On the topic of glasses: Perhaps I should have added more detail in the news post. Technically, I can afford to get new glasses right now. Several people have written me, begging me to double-check my eye care plan for loopholes where I could get a new pair, or asking me to set up a "Jeff's Eyeglasses Fund" in the Tip Jar. But seriously, if I had to, I could go in and plop down the cash for new specs right now. The problem is two-fold, though. One is the fact that as the pressure changes in my eyes, so does my prescription. Until that pressure stabilizes, that prescription is going to fluctuate all over the place, and it won't be cost effective for me to buy new glasses every week to compensate. So while I do stand the possibility of eye strain at the moment, I think I can live through a little bit of that until my pressure stabilizes and I can get one new pair with the right prescription instead of blowing it on multiple pairs, with only half of the cost of one covered by my eye care plan. (I tend to get nicer frames and such and all those protective coatings so my lenses will last longer, so I end up paying the amount for a cheap pair and the medical plan pays the rest.)

On regular checkups: Don't worry, those have already been scheduled. I've been in twice now, and I've got another exam already scheduled in March (much sooner than once or twice per year). In fact, I'm going in today, but for different reasons. I've run all the bizarre tests the doc has (including one ultra-funky ultrasound test that looked (from my perspective) like a drug trip gone bad :) ).

As for the exam today... well, I think I have an infection in my "bad" eye (the right one). It feels like the same type of pain I had this time last year in my left eye, which was long before the hypertension was diagnosed. I've been awakened three of the four nights in the middle of the night with intense pain in my eye, as if something sharp had gotten in there. If it is an infection, that means more drops, but the last time I had one I got over it pretty quickly. My only concern would be interaction with the pressure medicine. I'll find out in a few minutes.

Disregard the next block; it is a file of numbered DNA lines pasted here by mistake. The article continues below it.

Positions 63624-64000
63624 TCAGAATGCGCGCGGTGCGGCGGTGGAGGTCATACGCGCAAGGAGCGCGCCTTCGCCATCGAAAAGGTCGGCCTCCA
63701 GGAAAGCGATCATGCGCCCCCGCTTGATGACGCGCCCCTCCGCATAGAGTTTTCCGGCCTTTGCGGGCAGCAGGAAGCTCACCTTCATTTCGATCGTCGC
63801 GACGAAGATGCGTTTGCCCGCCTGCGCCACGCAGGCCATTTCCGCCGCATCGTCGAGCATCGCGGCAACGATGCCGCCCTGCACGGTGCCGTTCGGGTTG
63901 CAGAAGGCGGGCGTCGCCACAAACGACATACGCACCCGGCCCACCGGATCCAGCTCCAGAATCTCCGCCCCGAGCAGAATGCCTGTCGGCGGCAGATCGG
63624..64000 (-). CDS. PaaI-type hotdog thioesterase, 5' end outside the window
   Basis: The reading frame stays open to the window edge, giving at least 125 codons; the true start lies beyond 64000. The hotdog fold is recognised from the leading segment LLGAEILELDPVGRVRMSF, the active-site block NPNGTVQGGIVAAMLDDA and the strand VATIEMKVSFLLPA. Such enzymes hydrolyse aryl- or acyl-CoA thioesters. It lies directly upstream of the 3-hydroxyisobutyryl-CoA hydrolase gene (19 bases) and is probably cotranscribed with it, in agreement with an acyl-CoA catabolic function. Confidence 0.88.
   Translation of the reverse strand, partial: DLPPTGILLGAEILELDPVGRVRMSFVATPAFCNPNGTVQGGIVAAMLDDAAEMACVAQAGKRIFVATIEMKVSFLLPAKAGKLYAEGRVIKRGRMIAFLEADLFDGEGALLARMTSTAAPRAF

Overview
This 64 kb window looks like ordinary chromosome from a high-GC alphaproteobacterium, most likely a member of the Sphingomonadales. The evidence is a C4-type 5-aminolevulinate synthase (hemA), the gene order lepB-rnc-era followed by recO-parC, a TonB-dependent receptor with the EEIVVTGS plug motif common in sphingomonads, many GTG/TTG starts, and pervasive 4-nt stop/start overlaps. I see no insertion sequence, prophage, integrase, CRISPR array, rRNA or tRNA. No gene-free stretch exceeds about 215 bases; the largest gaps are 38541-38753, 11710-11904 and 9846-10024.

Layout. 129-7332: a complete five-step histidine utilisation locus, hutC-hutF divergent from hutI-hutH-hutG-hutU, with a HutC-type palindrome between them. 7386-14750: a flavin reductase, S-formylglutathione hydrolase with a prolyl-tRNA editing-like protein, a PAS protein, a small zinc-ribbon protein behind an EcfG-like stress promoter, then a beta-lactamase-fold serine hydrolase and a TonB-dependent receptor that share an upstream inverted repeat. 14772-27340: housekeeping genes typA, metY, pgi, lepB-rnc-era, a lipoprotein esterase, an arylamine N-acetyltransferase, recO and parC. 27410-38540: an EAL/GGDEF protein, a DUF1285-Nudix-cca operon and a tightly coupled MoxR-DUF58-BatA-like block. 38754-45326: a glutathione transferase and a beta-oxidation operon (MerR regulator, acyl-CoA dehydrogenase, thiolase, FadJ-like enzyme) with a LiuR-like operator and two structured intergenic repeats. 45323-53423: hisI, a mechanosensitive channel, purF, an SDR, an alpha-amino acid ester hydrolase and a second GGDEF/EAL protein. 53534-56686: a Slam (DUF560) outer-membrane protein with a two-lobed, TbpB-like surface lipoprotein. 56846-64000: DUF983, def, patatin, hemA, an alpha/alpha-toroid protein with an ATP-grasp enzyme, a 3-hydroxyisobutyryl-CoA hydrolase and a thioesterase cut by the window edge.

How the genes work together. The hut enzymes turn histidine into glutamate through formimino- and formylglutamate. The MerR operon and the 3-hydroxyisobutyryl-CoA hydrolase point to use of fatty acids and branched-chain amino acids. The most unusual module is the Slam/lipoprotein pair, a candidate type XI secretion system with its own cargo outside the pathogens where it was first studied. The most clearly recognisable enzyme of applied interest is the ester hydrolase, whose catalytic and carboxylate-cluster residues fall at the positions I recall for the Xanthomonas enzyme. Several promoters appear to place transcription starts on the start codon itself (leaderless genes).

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Postby jtdarlington on Tue Dec 30, 2003 8:32 am

Well, it would only be fair to update again. I went to the doctor yesterday (our eye doctor is pretty nice, as he's let me come in twice now without an appointment and during lunch hour, of all things) and he ran several extensive tests. My pressures are just fine and it appears my right eye is not infected. He believes it's a "reoccuring erosion" (of the cornea, I assume). I have a tendency to sweat a lot at night, meaning I dehydrate some and dry out my eyes. Unfortunately, this means the lid sticks to the surface of the eye, and when I move one or the other, the lid scrapes the surface and tears at it a little. Undoubtedly, the damage isn't too severe as it heals itself after a few days. But it's extremely painful and definitely uncomfortable. I haven't had a good night's sleep for about five days now, as I've woken up in the middle of the night.

So... in additional to my pressure drops, I now have to place ointment on my eye each night before I go to bed. I'm also using antibiotic drops temporarily as a precaution to protect against infection. I still had trouble sleeping last night, but I won't base the effectiveness of the treatment on just the first night. I have another appointment on Monday to see how things progress.

And I haven't done any comic stuff so far this week. :-?
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Postby Tim Tylor on Tue Dec 30, 2003 3:40 pm

Sorry to hear that. :( I hope it gets better quickly and you get some good nights. And thanks enormously for GPF. You must be one of the most industrious online cartoonists around.
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wow

Postby Sabertooth on Wed Dec 31, 2003 7:26 pm

:o

I didn't realise your eyes could dry out that fast.....I wish you the best of luck w/everything and your eye doctor the best of skill
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Postby Limax on Mon Jan 05, 2004 9:15 am

I can understand that... my eyes dry out at night, but that's mainly from 'leaky' air from my CPAP. (I have never found a mask that can fit my face just right) Jeff, I hope that things continue to stabalize for you.